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I am one of those people who are busy, busy, busy, no matter what. When I am not trying to juggle doing several things at once, I’m preoccupied with what’s next. I never seem to be able to “stop and smell the roses” and quite honestly, I think I’m beginning to understand that is no way to live my life. A month ago when I fell while walking the dog, I was totally preoccupied with worrying about something I shouldn’t have been concerned about and wondering how I was going to be able to squeeze one more “to do” into an already packed schedule.

My accident has forced me to finally slow down. It’s a little difficult to rush through life with only one functioning arm, and it’s given me the opportunity to really think about what I want out of life. I still don’t have all the answers, but I’ve been able to narrow it down a bit. It’s time to ease back on the throttle and focus on the things I really enjoy, like this blog, and accept that other things might have to fall by the wayside.

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Speaking of this blog, I was just dying to pick up my camera again and get back to it; hence this post. But, I had to question my sanity as I was crawling around on the dining room floor trying to get the perfect shot while using my tripod as a second arm. Maybe I should continue slowing down, i.e., resting and healing a little longer?

Slowing down while healing also meant turning over the kitchen duties to my husband, who has done a wonderful job of keeping food on the table. I’m back in the kitchen now, albeit one-handed, and the food I’m able to cook is limited, which might not be a bad thing. Simple dishes that let the ingredients speak for themselves sound really good to me right now.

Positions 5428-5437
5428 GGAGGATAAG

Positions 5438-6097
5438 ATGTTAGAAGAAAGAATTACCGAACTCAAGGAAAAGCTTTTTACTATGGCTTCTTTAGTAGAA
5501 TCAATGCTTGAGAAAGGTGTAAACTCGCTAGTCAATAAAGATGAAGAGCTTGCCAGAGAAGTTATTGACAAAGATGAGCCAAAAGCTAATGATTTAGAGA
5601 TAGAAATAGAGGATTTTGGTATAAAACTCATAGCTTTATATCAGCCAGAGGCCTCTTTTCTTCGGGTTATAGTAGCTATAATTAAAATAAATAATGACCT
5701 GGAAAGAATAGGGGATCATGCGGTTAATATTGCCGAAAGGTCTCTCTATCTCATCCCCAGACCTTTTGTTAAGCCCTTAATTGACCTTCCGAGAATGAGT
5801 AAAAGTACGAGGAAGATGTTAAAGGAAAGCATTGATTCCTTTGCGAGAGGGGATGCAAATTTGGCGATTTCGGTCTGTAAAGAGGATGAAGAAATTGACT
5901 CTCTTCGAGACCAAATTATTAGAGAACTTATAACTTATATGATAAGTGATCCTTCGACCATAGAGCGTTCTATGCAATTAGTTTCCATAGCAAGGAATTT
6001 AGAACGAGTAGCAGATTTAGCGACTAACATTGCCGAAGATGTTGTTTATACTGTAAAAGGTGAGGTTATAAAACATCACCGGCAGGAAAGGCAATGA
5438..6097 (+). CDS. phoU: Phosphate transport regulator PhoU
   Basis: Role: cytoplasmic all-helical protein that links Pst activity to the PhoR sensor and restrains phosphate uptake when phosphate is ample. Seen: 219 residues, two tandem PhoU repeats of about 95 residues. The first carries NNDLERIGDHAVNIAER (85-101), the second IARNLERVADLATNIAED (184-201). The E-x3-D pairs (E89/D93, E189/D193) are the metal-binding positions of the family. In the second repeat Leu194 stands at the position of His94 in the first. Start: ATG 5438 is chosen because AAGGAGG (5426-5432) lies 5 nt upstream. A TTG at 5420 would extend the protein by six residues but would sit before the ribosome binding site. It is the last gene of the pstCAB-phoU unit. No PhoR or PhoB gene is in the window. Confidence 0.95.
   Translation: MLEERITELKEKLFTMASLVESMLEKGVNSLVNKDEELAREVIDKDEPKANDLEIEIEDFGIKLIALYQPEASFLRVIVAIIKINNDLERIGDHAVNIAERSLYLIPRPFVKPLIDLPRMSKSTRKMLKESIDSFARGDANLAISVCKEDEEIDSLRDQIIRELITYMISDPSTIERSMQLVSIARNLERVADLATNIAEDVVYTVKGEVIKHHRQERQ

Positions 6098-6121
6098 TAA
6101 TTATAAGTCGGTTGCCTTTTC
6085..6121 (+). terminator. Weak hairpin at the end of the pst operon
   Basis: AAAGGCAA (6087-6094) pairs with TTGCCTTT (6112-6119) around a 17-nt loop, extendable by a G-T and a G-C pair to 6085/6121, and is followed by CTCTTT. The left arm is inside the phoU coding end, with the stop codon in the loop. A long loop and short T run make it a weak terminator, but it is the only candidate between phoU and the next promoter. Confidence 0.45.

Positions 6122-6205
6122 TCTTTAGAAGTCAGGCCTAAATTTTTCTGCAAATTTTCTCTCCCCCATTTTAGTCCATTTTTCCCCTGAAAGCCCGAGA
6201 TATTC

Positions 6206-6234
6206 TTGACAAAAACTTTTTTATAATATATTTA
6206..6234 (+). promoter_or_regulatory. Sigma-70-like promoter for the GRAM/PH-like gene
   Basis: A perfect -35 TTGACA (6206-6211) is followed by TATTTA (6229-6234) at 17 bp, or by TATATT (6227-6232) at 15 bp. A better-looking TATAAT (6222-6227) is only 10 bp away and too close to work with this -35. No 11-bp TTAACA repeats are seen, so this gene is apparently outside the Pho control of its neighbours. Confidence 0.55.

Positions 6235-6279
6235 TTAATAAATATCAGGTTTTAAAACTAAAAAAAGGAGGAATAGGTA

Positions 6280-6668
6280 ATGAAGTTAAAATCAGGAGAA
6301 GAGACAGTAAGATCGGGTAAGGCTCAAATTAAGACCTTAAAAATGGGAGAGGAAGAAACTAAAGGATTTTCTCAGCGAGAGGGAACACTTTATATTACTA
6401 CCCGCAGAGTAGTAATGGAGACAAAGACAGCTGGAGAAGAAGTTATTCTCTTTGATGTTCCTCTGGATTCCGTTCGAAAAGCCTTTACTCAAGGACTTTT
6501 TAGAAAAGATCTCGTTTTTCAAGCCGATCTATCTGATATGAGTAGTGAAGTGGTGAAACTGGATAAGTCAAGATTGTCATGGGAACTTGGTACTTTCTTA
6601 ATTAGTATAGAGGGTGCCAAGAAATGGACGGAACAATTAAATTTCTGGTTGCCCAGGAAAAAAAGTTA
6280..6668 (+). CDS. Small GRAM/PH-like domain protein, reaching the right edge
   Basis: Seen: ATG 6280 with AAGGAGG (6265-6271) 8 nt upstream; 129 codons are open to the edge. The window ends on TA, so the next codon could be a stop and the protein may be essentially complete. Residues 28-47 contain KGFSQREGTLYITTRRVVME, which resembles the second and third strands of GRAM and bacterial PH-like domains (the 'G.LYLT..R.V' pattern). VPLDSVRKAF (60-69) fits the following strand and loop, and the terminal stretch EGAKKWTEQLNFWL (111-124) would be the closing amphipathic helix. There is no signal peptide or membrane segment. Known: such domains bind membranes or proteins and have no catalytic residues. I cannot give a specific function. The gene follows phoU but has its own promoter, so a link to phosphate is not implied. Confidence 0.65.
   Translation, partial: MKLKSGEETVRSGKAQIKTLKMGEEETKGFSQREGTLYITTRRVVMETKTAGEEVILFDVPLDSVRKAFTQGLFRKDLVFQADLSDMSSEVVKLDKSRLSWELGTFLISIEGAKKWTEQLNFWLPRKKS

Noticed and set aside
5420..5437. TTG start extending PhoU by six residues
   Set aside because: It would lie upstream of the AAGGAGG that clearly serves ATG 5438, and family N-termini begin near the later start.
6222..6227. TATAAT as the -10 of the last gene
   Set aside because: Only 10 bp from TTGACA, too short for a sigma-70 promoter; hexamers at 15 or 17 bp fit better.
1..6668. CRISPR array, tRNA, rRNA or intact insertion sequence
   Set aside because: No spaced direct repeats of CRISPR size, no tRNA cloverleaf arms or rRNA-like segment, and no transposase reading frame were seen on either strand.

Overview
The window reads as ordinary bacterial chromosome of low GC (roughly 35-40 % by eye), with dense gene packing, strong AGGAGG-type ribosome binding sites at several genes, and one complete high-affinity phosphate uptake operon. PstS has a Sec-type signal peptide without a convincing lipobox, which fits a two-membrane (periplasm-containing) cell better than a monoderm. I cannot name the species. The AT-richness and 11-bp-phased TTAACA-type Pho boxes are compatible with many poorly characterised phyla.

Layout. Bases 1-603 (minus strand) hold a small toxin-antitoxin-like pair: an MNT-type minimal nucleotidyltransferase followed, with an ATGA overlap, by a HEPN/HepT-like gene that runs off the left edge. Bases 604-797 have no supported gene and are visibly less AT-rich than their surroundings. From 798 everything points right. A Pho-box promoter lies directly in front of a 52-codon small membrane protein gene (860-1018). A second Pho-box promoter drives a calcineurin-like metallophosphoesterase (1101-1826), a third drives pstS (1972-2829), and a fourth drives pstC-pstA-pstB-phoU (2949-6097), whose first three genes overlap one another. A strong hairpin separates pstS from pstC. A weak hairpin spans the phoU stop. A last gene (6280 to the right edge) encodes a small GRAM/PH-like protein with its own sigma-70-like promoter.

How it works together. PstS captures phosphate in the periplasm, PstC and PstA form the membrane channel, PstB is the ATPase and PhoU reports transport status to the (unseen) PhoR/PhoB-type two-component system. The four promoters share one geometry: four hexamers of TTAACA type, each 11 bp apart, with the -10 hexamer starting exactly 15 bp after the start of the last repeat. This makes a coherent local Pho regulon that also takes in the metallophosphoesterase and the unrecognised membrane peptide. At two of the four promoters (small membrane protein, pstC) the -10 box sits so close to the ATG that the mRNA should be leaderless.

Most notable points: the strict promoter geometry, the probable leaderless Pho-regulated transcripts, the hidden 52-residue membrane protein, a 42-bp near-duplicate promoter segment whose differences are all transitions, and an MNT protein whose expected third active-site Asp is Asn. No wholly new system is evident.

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During the summer I am always more inclined to simplify my cooking anyway. There is so much great produce out there. This year we joined a CSA for the first time. The season just started, and the jury is still out – garlic scapes and kohlrabi anyone? But this week we did receive a huge bundle of basil in our weekly selection. I was originally just going to make a Caprese salad but decided to go one step further by making a Pistou to drizzle over sliced tomatoes and fresh mozzarella. Provençal Pistou is very similar to its Italian cousin, Pesto, with the difference that Pistou does not contain pine nuts. I was looking for a more pure basil flavor for this sauce. Pistou is one of those sauces that have so much versatility. Try it stirred into vegetable or legume soups or over any kind of grilled meat or fish.

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Tomato and Mozzarella Salad with Pistou

4 Servings

The number of servings for this salad can vary depending on how many tomatoes and how much mozzarella you have on hand. The recipe makes enough Pistou to double the amount of servings. I used two really large heirloom tomatoes for four servings, which would also equate to two nice lunch servings.

 Pistou

1 clove garlic

2 cups packed basil leaves

1/3 cup grated Parmesan

7 tablespoons olive oil

Salt

Pepper

Salad

4 medium or 2 very large tomatoes

1/2 pound fresh mozzarella

Make the Pistou. Peel and halve the garlic clove length wise and remove the germ in the center of the clove. Note: This isn’t so important when you are cooking garlic, but the germ can be somewhat bitter when garlic is not cooked. Place the garlic, basil, and Parmesan in the mini-bowl of a food processor. Pulse until the ingredients are finely chopped. With the machine running, add the olive oil in a steady stream. Add salt and pepper to taste and pulse to blend.

Assemble the salad. Slice the tomatoes and the mozzarella. I like slices that are a little under half an inch, but not as thin as a quarter of an inch. Arrange the tomato slices on individual plates or a serving platter. Top each tomato slice with a slice of mozzarella. Drizzle with the Pistou and serve.